In the southern Great Plains of North America, fire exclusion has contributed to many rangelands converting from native grassland to woody shrublands dominated by mesquite (Prosopis glandulosa Torr.) and cactus (Opuntia spp.), threatening ecosystem health and human livelihoods in the region. Prescribed fire is the least expensive method of treating mesquite and other undesirable plants, but its role is as a maintenance treatment to prolong the life of more expensive brush control treatments.
Using a simulation model of a hypothetical 1000 ha ranch, we evaluate the biological and economic implications of management scenarios involving the regular application of summer fire to reduce mesquite and cactus over a 30-year time period. We compared the model output with experimental data to corroborate model output before evaluating various management scenarios over a range of stocking rates. Scenarios included (a) varying initial range condition, (b) different frequencies of summer burning, and (c) different initial amounts of mesquite brush.
Model simulations corroborated field data sufficiently well to give confidence in the output of the model. In our simulations the option of not treating to reduce brush and cactus had a major negative impact on range condition, secondary productivity and profitability. In contrast, all simulated fire treatments improved range condition, productivity and profitability except when initial range condition was poor. Initial range condition and stocking rate were the major factors affecting both productivity and profitability.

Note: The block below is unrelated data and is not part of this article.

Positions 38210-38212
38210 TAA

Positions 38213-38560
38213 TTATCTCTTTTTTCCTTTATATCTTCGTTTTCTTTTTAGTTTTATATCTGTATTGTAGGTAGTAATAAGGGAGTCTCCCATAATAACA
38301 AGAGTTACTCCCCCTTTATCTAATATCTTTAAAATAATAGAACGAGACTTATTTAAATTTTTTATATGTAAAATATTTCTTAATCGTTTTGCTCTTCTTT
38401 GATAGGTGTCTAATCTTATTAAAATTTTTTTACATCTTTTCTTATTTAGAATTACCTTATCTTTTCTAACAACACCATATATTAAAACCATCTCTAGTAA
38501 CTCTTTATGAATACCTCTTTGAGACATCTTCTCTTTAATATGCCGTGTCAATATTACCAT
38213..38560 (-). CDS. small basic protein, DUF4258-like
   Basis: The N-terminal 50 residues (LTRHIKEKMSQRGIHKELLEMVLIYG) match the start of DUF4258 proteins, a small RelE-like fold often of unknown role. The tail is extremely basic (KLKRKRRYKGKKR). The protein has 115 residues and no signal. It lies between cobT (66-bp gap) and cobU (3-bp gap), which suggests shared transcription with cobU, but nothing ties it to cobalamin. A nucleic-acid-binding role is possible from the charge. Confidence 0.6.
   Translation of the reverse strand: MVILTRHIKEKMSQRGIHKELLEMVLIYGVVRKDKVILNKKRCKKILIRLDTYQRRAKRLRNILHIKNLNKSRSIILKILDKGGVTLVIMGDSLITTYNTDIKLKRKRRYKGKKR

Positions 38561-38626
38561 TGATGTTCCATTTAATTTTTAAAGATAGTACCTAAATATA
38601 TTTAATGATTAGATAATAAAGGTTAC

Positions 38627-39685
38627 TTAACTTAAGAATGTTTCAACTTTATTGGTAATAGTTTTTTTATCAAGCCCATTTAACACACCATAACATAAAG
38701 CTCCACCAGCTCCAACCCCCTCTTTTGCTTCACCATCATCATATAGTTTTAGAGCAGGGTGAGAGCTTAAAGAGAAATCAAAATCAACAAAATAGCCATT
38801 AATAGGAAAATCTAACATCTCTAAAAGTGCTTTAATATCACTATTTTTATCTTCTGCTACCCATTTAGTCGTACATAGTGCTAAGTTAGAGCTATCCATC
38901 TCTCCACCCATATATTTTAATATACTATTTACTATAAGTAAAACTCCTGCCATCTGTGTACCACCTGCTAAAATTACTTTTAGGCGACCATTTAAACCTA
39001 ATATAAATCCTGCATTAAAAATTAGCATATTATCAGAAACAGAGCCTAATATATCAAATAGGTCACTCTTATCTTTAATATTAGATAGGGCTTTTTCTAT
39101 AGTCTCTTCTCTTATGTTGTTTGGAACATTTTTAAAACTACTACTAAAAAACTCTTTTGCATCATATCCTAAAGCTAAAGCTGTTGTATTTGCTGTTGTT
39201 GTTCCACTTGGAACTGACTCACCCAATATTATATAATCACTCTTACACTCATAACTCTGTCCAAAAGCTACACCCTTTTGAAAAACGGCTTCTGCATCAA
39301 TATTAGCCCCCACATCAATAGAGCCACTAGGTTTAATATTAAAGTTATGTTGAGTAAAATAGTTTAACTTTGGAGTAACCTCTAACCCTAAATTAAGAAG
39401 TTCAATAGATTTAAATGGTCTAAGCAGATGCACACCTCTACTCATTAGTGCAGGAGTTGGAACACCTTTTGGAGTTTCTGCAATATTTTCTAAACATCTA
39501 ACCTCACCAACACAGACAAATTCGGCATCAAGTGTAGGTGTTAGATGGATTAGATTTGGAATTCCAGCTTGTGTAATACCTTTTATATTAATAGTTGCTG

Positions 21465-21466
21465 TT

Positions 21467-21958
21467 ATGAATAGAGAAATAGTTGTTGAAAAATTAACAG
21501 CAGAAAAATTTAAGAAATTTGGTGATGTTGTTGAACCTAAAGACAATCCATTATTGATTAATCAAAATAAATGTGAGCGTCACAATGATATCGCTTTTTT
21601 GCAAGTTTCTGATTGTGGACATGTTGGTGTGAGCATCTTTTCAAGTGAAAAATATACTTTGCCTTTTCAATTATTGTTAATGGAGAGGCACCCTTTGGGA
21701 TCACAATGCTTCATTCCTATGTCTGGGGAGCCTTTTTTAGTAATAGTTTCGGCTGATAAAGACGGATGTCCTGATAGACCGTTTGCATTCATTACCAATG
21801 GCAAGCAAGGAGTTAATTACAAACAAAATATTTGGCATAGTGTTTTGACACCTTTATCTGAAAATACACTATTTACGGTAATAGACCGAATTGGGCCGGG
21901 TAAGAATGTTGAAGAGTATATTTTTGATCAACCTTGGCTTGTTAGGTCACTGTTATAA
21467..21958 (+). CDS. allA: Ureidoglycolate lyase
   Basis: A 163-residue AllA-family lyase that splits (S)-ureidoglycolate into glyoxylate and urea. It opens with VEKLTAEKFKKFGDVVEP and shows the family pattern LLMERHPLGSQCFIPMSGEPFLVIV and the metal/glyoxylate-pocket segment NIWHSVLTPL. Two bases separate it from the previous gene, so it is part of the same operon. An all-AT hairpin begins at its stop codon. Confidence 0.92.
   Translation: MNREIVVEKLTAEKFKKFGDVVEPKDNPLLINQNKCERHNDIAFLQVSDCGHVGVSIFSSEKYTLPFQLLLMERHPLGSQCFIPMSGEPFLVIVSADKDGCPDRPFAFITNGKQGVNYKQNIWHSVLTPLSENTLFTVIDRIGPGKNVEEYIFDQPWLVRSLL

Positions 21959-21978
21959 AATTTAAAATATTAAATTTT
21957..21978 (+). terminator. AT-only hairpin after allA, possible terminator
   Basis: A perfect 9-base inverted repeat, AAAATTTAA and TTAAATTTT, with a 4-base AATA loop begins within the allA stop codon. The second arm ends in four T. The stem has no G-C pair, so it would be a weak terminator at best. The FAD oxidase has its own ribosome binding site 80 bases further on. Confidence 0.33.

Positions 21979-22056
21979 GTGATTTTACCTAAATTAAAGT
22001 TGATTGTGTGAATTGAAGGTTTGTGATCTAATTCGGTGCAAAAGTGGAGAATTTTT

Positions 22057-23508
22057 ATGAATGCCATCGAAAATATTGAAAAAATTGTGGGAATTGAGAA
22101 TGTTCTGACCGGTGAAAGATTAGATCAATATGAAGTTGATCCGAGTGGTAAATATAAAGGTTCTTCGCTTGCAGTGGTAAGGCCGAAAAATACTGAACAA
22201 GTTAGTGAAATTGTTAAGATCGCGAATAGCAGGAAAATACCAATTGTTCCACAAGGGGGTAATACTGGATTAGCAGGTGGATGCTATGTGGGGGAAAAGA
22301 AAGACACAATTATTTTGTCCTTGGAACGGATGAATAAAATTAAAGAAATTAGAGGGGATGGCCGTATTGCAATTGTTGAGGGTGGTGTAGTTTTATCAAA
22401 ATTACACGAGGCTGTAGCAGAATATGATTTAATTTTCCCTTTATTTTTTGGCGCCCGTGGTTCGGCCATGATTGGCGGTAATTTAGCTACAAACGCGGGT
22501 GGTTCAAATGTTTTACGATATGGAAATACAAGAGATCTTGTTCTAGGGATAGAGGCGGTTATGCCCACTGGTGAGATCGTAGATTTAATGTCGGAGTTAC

Compared to other factors over which managers have short-term control, frequency of burning and the initial amount of mesquite cover, had a relatively minor impact. Simulations indicated that the highest level of profit consistent with maintaining or improving range condition was attained when individual animal production was 92–95% that of the maximum production per animal, a situation invariably associated with relatively low stocking rates.
Diagram of a simple ecological economics model to assess fire and beef cattle grazing management on woody shrublands in north Texas. Shaded boxes indicate where additions or changes were made to the original SESS model of Diaz-Solis et al. (2003).
Teague, W.R., W.E. Grant, U.P. Kreuter, H. Diaz-Solis, S. Dube, M.M. Kothmann, W.E. Pinchak, R.J. Ansley. 2008. An ecological economic simulation model for assessing fire and grazing management effects on mesquite rangelands in Texas . Ecological Economics 64:612-625.